The woman who says, " I cannot think of myself, I have to take care of other people," rather likes to consider herself a sort of martyr. She is only a fool. Is it not wiser and better to take care of her health, so that she may feel fresh and well, and able to do her work for other people without risk to her own health ?
The very busy woman has all the greater need to take rational care of herself. It entails method. It means that she must go to bed as early as she can ; that she must have a certain amount of exercise in the fresh air, and take care to eat the right sort of food and masticate it thoroughly. Thus, she will be able to do her work ever so much better and keep fit at the same time.
When to Consult a Doctor
And now supposing you lead a really hygienic life, supposing you plan out your days in the best possible fashion, have plenty of fresh air, are careful of your diet, and still are tired; what is the reason of that ?
It may be due to some condition of ill-health which requires to be put right. Many women who are always tired ought to put themselves in the hands of a doctor to find out if there is some condition which is sapping their vitality, and which could be put right with a few weeks' treatment.
The aim of every wise person should be to get healthy and in good condition, to attend to any ailment, and then to keep well. It is absolute folly to take tonics if one knows that there is some definite reason of ill-health. Even if it is an apparently small matter it should not be neglected. Bad teeth may be the starting point of indigestion, anaemia, and constant tiredness and depression.
Then the eye is responsible for a good deal of tiredness and depression amongst both men and women. When no apparent cause can be discovered it is a good plan to have the eyes examined by an oculist so that any error of refraction that may be present can be corrected by glasses.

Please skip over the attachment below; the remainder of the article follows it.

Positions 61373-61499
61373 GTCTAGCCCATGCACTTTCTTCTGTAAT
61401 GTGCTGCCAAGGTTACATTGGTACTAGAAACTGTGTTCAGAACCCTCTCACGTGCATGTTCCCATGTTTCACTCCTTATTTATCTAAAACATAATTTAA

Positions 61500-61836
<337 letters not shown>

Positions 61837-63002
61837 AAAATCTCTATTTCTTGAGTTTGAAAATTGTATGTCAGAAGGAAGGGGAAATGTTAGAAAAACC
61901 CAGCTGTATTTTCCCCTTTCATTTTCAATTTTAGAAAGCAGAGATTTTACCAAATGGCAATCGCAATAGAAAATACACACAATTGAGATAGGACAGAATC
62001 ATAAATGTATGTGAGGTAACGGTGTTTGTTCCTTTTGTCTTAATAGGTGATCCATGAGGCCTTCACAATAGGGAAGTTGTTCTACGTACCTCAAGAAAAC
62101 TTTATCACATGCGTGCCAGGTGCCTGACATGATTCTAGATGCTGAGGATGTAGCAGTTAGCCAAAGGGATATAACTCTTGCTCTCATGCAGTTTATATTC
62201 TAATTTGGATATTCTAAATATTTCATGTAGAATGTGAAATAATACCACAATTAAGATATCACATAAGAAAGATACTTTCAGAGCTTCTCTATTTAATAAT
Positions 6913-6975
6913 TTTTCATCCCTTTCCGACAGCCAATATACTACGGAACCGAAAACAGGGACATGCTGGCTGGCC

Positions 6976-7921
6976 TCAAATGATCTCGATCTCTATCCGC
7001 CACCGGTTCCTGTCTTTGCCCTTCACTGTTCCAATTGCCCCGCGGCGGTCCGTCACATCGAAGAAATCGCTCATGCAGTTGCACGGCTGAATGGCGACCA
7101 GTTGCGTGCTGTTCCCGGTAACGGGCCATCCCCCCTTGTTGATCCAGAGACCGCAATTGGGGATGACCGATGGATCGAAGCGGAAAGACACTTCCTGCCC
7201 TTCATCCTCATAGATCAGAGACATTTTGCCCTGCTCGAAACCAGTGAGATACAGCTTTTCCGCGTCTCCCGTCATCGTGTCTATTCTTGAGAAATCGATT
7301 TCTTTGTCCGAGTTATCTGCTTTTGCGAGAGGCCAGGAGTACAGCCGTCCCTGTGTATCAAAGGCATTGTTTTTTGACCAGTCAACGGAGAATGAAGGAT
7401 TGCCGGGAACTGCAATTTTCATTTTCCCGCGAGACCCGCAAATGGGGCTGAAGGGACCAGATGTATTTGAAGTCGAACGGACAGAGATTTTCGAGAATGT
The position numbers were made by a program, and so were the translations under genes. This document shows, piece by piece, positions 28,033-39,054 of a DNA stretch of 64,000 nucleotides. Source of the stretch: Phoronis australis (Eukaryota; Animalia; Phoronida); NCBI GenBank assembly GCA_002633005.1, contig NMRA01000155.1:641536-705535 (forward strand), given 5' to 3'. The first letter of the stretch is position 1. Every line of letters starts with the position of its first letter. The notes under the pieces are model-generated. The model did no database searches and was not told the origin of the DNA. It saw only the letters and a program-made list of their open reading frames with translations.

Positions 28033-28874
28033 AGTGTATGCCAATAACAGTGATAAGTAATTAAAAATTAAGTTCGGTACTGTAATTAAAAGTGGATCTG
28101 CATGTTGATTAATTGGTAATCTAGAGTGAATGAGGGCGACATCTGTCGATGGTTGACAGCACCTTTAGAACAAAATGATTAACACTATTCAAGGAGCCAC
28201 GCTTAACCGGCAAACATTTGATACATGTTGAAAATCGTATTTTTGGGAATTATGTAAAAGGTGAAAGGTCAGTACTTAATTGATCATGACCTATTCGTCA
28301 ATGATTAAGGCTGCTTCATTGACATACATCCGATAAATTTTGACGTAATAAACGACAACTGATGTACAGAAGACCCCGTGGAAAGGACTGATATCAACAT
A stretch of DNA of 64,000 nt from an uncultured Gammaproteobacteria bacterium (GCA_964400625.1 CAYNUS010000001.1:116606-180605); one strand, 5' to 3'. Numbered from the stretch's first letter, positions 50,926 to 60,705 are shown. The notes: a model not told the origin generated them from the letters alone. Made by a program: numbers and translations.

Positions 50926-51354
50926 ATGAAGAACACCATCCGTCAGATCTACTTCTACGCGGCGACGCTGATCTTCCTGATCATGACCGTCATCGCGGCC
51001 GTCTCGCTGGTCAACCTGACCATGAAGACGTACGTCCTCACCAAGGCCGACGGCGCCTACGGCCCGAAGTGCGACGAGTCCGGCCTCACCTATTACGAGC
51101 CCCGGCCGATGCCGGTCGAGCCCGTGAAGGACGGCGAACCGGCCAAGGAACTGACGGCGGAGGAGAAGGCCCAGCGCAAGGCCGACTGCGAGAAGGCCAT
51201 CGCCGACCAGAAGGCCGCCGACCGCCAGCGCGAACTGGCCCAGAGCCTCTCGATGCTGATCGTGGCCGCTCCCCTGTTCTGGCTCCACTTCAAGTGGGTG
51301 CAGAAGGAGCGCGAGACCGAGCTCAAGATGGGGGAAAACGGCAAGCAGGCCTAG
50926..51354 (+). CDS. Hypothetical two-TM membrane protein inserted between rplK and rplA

But it must not be forgotten that, apart from any ill, the tired feeling may be due simply to overstrain, tension. We all have a certain amount of nervous force or energy, and if we misuse this force or exert it in the wrong direction we feel tired mentally and physically. If we give way to the emotions of irritability, jealousy, temper, unkindness, we are more likely to feel tired. If we do our work on tension and work ourselves into a condition of overstrain, keeping it up all the time, never relaxing, never " letting go," we shall certainly feel tired.
The Need for Regular Rest
Too many women go through life on tension, abusing their nervous systems, working on the wrong lines. The tired muscle needs rest before it is fit to work again. The tired brain must sleep to recover its tone. The tired mind or spirit requires the cultivation of repose. Everyone needs to lie fallow sometimes, to take a respite from strain, to rest in mind and body completely.
A good night's sleep, an occasional complete rest during the day, the determination to let the mind relax as well as the body, will go very far to remove the tired feeling and make one fresh, energetic, and keen to take up work again. And when one has done this one has solved half the difficulties of life, for, unless one is healthy in body, it is impossible to work well or cheerfully.